Patrick Melrose is an alter-ego whom the writer Edward St. Aubyn invented around 20years ago. He, Melrose, was born into extraordinary wealth, but his parents were cruel and negligent. Melrose’s father began raping Melrose pretty soon after the two first met—and the rapes continued for a couple of years. (St. Aubyn has indicated in interviews that, like Melrose, he was raped by his own father.)
Melrose’s mother, Eleanor, was lost in a cloud of alcohol and pills, and seemed not to be aware of the rapes. She did very little to protect her own child. The damage caused by these two monstrous parents was spectacular. Melrose became a heroin addict and nearly died. After heroin, he became overly fond of alcohol. He fathered two children and attempted to be around for them, as his own parents had failed to be around for so much of his own life. All of this is chronicled in the first four Melrose novels, available in an omnibus edition from Picador. (See PopMatters review here.)
In the final installment of the Melrose cycle, At Last, Patrick must cope with the death of his mother. A funeral is arranged. Ogres from Patrick’s past resurface. One, Nicholas, is a hideous snob who wastes no energy pretending to care about other people. Another, Nancy, is Patrick’s reprehensible aunt, a self-pitying idiot who complains that Patrick has thoughtlessly scheduled his mother’s funeral on the day of a royal wedding.
Friends from Eleanor’s later years also drop in on the festivities. Having been shattered by the realization that she ruined many years of her own son’s life, the aging Eleanor dedicated herself to “good works”. She disinherited Patrick and gave a good deal of her possessions to a “Transpersonal Foundation”—a ludicrous cult that sponsors explorations of “past lives” and shamanistic “healing rituals”. One representative of this cult, Annette, quotes Maya Angelou and describes Eleanor’s deep spiritual connection with water. Another of Eleanor’s loony friends extols the virtues of Amitriptyline.
In the midst of all this chaos, Patrick must decide how he really feels about his mother. She was criminally negligent, surely, but she did sincerely want to be stronger than she was. She was frozen in adolescence, and in her later years, when she was semi-paralyzed and inarticulate, horrifying moments of self-knowledge rained down on her like hail. Patrick concludes that people who appear to deserve the most blame really deserve the most help. He’s grateful to have survived his childhood, and he feels guardedly hopeful about his own prospects for leading a healthy mid-life.
I love St. Aubyn’s books so much, it’s possibly unfair for me to review this one. St. Aubyn is so relentlessly dry and courageous; he wrings humor from some of the darkest stories I have ever heard. I’m inspired by his wisdom and his clear-eyed prose.
Aha! Wait. I do have one grievance. I find some of St. Aubyn’s philosophizing rather tiresome. It’s done through a character named Erasmus in this novel; in past novels, it has been done through a man named Victor. These characters are really an excuse for St. Aubyn to play around with philosophy. Maybe the philosophy has to be there for the book to make sense—for the story to hang together. But I could do without the occasional musing on consciousness and being. It’s like the war scenes in War and Peace, or the threshing scenes in Anna Karenina. You find yourself thinking, Can’t we just get back to the good stuff?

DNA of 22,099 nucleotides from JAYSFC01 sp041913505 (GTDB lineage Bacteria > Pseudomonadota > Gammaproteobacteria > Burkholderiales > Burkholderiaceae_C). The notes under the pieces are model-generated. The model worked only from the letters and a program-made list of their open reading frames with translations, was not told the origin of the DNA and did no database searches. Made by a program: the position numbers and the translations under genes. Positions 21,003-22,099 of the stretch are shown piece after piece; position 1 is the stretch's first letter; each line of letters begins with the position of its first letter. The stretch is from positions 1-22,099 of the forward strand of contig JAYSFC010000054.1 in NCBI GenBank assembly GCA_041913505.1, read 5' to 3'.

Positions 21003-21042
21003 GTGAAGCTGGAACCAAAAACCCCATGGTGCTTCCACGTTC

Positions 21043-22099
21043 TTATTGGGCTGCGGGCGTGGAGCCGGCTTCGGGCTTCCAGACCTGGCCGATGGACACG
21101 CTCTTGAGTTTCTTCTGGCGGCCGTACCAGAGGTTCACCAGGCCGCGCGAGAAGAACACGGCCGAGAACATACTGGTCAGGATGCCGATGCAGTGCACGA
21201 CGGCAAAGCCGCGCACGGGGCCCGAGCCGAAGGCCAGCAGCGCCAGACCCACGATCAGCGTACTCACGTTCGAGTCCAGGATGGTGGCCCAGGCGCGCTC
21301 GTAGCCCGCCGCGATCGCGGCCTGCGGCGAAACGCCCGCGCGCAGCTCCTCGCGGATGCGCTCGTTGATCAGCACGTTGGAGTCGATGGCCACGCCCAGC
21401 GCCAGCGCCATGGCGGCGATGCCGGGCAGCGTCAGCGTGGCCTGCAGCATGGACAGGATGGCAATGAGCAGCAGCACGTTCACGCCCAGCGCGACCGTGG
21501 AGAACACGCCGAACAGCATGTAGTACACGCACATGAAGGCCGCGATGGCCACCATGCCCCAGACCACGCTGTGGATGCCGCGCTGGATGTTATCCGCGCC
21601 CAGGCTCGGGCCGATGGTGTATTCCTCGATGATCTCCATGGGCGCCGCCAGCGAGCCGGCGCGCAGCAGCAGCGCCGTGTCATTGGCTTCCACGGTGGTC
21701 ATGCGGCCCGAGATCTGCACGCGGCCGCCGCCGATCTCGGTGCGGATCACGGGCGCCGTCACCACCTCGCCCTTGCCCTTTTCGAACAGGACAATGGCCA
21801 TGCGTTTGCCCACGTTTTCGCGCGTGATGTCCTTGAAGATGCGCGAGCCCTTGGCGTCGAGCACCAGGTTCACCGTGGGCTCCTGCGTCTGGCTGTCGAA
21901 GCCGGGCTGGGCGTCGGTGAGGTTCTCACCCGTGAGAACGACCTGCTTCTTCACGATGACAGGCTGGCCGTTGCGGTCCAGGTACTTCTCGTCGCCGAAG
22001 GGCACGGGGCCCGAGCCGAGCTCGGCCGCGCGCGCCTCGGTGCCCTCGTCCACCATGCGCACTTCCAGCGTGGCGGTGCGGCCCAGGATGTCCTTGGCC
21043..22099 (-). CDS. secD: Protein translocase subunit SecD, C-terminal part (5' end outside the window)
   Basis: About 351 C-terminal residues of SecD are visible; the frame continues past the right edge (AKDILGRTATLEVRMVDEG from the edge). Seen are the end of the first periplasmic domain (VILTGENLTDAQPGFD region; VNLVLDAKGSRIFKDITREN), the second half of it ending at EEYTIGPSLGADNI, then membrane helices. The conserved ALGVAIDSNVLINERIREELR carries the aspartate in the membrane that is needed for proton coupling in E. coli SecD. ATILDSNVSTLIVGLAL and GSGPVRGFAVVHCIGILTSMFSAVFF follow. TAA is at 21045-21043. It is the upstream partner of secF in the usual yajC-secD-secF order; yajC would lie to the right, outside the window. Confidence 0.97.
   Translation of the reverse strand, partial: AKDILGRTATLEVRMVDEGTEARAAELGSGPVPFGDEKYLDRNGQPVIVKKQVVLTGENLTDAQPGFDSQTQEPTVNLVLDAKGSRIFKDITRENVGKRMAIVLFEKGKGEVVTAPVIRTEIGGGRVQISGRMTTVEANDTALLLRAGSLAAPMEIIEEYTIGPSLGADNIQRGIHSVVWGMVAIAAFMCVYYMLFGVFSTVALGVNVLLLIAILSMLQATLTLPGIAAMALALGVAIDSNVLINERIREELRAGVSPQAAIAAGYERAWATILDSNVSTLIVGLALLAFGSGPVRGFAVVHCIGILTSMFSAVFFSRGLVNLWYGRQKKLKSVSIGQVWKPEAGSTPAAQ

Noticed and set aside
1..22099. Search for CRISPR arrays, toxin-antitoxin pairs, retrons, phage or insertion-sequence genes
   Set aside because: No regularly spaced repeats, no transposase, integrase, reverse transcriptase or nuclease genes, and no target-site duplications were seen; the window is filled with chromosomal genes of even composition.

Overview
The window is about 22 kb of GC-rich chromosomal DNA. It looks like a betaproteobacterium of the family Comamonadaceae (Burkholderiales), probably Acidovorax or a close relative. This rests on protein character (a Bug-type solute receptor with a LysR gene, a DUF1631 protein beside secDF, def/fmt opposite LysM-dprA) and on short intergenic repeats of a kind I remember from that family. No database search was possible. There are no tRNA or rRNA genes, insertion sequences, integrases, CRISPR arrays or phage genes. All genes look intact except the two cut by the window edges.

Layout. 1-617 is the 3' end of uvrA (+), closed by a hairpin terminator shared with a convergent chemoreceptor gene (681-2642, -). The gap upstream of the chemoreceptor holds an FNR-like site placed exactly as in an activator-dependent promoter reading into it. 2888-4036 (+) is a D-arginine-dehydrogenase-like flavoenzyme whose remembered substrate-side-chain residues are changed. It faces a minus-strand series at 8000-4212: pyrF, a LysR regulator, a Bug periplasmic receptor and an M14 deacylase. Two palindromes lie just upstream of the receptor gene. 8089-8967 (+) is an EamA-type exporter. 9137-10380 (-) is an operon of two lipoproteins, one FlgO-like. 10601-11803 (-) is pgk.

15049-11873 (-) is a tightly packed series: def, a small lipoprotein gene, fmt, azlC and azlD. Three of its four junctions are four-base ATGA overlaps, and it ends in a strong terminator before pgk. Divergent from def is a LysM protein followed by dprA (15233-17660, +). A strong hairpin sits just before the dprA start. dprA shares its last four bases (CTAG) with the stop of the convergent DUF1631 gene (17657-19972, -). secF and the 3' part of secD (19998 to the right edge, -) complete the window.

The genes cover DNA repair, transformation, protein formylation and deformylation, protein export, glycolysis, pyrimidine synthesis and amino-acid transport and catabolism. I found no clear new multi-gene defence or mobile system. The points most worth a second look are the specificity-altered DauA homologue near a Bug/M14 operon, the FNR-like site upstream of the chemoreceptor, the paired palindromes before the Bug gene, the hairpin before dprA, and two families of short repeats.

That said, there are many funny moments. I love the exchanges between the two young boys; St. Aubyn is good at describing the inner life and behavior of bright children. I also very much enjoy the surly character of Kettle, the mother from Hell. Kettle is Patrick’s ex-mother-in-law. She’ss astoundingly self-absorbed and clueless, and she’s often depicted in scenes with Patrick’s young children, who are quite a bit wiser than her. This is notable, of course, because she is approximately 60 years older than the children.
Kettle complains in a self-pitying way that she can’t do anything right. She calls the children “childish”—when, of course, a child cannot indulge in childish behavior. Only an adult can be childish. Kettle reminds the children that their other grandmother is dead; their other grandmother has disinherited them. Kettle is like a bull in a china shop, without patience, without empathy. Yet it’s an enormous pleasure to read about this ambulatory disaster.
You could argue that the kids in St. Aubyn’s novels are inevitably the brightest characters—just like the fool in a Shakespeare play. Some other writers skip over the lives of children. St. Aubyn writes with patience about a child’s creative fantasies and a child’s way of observing the world.
In another memorable passage, a straying wife has her fling’s new philosophical treatise on the nightstand. The husband observes that the wife would not read this book unless she were sleeping with the author. The wife sighs and notes that it’s virtually impossible to read the book even when you are fucking the man who wrote it. The line is funny because it buries the lede. You of course want to know about the adulterous affair; the quality of the treatise in question is of secondary importance. But the wife behaves as if the primary subject here is the treatise. St. Aubyn’s writing is full of this sort of splendid wordplay. He takes delight in constructing stinging, elegant sentences.
As I read St. Aubyn’s work, I was also making my way through a book of stories by Tessa Hadley. Hadley is a rather understated, somber writer. Thus, the riotous and gleeful St. Aubyn seems to be on a planet entirely separate from Hadley’s Earth. But both writers are telling the truth. They’re sharing their own unique thoughts about the world, thoughts harvested from the depths of their souls.
This kind of realization is just one of the pleasures that reading great fiction provides.